Heading to La Fortuna from Tortuguero took up the best part of the day.
Thankfully my connections ran a lot more smoothly than when I made my way to Tortuguero from Puerto Viejo de Talamanca. There were a few other independent travelers going in a similar or the same direction as me. Encouraging signs as on previous travel days I haven’t seen a lot of that.
One boat and five buses later I got to La Fortuna. It was quicker & less stressful than my previous travel day.
Unfortunately I wasn’t feeling the best and wasn’t up for much upon arrival. However, after a solid sleep though, I was ready to get amongst it.
For breakfast I was joined by some locals who enjoyed some fruit on the lawn.
I walked 5km uphill to the La Fortuna waterfall or Catarata Rio Fortuna. Paying $14 for entrance to the falls was a joke in my book, but I was there and wasn’t about to walk back without seeing it.
The falls is accessed by about 300 stairs which is well maintained (that’s where the $14 is going). At the bottom of the stairs, there were people everywhere. Completely expected this as it is a major tourist attraction of the region. I jumped into the cool water which was absolute bliss! The strength of the falls was quite surprising, I struggled to keep my footing at times.
I made my way back up the long stretch of stairs which was again a decent workout in itself. I then headed back into town via the same route. It was a hot day (like every day!) so I was glad to get back to the hostel.
The pool was the best option for the rest of the afternoon so I chilled out there until I spoke to Dante and then later Julian, Chelsea and co. I was very excited to see my gorgeous niece and nephews!
For my second day, I booked a tour to see two volcanoes (hike one, view the other), hanging bridges, waterfalls and a hot spring. The hike to Cerro Chato was meant to be intense, so I was super keen to tackle it!
The tour bus was 40 mins late for the pick up. Typical Latin America apparently! Right away I met three lovely English girls; Claudia, Katie and Alice. After a short brief on the hike, we collected our cute little packed lunches and headed up the volcanic hill.
The group ended up being a number of groups put together, there would have been over 50 of us! The hike was steep the whole way up, which wasn’t a surprise to me. Others in the group however, liked to whinge and complain about the intensity regularly.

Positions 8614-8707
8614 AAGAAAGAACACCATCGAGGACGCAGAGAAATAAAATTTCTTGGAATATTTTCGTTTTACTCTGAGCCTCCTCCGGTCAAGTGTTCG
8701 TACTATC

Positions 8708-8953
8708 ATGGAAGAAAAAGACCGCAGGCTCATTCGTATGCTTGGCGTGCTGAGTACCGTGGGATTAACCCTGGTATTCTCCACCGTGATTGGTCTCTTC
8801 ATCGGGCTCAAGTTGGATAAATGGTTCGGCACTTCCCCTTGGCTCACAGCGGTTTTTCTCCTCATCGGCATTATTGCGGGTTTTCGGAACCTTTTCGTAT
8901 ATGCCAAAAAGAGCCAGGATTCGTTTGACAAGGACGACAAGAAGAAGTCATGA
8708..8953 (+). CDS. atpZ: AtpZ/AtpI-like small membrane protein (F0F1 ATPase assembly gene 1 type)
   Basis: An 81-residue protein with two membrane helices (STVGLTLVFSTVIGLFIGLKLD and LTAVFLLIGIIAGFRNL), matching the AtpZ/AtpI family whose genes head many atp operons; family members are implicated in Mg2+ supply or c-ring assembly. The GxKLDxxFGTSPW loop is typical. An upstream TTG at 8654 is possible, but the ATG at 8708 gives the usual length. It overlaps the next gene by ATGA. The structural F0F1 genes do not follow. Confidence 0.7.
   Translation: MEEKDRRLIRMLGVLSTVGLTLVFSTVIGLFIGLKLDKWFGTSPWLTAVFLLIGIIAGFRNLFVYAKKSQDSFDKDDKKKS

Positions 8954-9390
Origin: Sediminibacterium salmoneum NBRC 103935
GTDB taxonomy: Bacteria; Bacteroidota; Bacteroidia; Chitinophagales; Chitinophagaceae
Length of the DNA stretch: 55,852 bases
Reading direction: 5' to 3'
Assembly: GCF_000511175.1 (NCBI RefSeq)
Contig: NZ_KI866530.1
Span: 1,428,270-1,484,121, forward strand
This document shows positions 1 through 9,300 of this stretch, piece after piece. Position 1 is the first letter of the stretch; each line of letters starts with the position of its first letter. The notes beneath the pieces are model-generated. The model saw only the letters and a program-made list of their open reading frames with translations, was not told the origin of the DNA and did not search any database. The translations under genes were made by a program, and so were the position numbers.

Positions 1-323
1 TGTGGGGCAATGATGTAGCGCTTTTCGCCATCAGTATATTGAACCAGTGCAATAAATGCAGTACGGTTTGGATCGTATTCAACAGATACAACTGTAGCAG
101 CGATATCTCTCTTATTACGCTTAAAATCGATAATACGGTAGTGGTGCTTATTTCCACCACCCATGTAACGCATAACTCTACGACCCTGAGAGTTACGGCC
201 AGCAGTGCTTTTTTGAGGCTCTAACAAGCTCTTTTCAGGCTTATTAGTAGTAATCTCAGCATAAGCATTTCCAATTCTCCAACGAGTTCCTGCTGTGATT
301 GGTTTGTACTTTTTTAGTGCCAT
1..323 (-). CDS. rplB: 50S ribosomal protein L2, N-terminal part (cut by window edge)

The first 40 mins or so was exposed and hot, with no jungle cover. This was tough but not too long so it didn’t phase me. Once we got into the jungle, the terrain was more difficult to negotiate but we were thankfully shaded by the trees. Because of the size of our group, range of fitness levels and hiking experience, we stopped regularly. I felt for the independent hikers coming back down the volcano, as they had to wait for quite a while in some sections for us to pass by.
It wasn’t too much longer until we reached the top of the volcano. We were rewarded with a stunning view of the crater which is also a lake. Swimming in that lake would be the real reward!
I found it quite hilarious that people were so relieved about this check point, before realising that getting down to the actual lake would be another challenge entirely.
Queue more whinging, whining and general disgust at the task ahead. I, on the other hand, was in my absolute element. Scrambling, jumping, swinging and scurrying down the decline, slipping and sliding in the mud – it was the best! I could have done it three times more and still had a smile on my face.
Once down at the lakeside, we enthusiastically devoured our lunches and swam in the green water of the lake. On the shore, a cheeky caoti was busy checking backpacks for food. He was a gorgeous little guy and not one bit afraid of people.
Sufficiently supped and cooled down, we redressed in our sweaty clothes and began the climb up. This again for me was so much fun, I wanted to sequel.
Going on the groaning from some others around, it wasn’t such a pleasant experience. Eventually getting the whole group up to summit level, we continued towards Volcan Arenal. This part of the hike was less intense but still beautiful and challenging. We had been fortunate with the weather, and no sooner that I thought to myself, ‘Wow, great we haven’t had any rain yet’ it started pouring. This just made it more awesome. We were hiking through the jungle of Costa Rica, of the side of a volcano while it is thundering, lightening and bucketing down. So much fun!
We passed over a couple of hanging bridges and by a waterfall. If the weather was better we would have stopped for a swim but it wasn’t a safe option at the time. After being completely drenched, we arrived at Arenal Lodge, just in time for the sunset.
With the group exhausted but satisfied with the adventures of the day, we boarded some buses to one of the many hot springs. I had no idea what to expect. The guides announced we needed to leave everything in the bus (including our clothes) before going to the springs. So out we all hopped, in our bikinis in the middle of a road. In the dark., we fumbled our way down a path and into the springs. Besides some torch light, there was nothing revealing where we were. One by one, we got into the warm water and tried not to be swept away by the strength of the spring’s flow.
Our guides shared Costa Rican cocktails with us all and gave us volcanic mud facials. It was a very bizarre experience to share with 50 people I’d just met, but hey, Pura Vida!
Before the hot water and alcohol got to any one’s heads, we headed back to our hotels, muddy, wet, and ready for a big sleep. an epic day!
Tune in next time as I cross the border and head into Nicaragua!
Let’s see what adventures await…